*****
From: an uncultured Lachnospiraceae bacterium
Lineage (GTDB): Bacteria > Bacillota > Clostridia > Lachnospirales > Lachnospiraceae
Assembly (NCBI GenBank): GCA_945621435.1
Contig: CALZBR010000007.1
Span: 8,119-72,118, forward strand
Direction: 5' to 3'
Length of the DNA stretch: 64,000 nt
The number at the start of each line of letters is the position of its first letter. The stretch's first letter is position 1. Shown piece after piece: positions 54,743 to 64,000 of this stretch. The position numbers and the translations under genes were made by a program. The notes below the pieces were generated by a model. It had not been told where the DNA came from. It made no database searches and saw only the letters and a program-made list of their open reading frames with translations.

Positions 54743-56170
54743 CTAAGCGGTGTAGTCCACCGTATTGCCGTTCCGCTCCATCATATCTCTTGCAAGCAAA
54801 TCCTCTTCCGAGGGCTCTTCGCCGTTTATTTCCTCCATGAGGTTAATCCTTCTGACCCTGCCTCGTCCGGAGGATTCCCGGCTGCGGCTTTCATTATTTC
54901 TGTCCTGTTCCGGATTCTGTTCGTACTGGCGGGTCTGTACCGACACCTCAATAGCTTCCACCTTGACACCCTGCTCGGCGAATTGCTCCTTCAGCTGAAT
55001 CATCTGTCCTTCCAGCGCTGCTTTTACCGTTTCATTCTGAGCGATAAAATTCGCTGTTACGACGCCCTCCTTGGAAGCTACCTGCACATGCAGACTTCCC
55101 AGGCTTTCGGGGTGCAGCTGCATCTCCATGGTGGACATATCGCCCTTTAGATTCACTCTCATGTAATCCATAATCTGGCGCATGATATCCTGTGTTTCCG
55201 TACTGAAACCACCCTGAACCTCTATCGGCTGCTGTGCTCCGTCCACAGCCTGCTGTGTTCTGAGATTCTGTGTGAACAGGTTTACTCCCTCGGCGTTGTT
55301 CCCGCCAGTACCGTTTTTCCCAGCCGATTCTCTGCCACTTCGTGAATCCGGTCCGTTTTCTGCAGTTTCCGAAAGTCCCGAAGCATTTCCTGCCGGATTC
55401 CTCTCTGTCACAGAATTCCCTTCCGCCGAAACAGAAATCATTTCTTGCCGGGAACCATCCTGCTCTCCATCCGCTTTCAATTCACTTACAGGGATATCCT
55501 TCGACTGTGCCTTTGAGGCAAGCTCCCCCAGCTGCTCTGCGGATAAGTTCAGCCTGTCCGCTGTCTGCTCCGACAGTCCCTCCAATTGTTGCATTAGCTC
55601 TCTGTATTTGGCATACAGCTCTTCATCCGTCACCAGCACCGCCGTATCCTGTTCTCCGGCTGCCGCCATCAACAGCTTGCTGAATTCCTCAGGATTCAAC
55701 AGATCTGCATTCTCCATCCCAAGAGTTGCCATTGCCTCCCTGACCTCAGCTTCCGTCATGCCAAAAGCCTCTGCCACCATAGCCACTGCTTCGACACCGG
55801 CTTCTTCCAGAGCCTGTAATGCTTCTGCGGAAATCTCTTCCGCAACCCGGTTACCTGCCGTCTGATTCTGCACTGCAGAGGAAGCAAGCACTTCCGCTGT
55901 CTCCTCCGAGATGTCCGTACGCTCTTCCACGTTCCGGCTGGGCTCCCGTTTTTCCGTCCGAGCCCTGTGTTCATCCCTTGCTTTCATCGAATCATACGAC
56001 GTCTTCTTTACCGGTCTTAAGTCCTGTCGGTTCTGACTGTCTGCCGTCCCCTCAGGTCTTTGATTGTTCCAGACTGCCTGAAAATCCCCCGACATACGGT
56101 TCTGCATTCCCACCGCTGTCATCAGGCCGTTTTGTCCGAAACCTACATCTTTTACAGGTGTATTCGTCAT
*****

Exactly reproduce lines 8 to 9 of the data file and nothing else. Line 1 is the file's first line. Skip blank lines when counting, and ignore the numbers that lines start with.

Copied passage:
The number at the start of each line of letters is the position of its first letter. The stretch's first letter is position 1. Shown piece after piece: positions 54,743 to 64,000 of this stretch. The position numbers and the translations under genes were made by a program. The notes below the pieces were generated by a model. It had not been told where the DNA came from. It made no database searches and saw only the letters and a program-made list of their open reading frames with translations.

Positions 54743-56170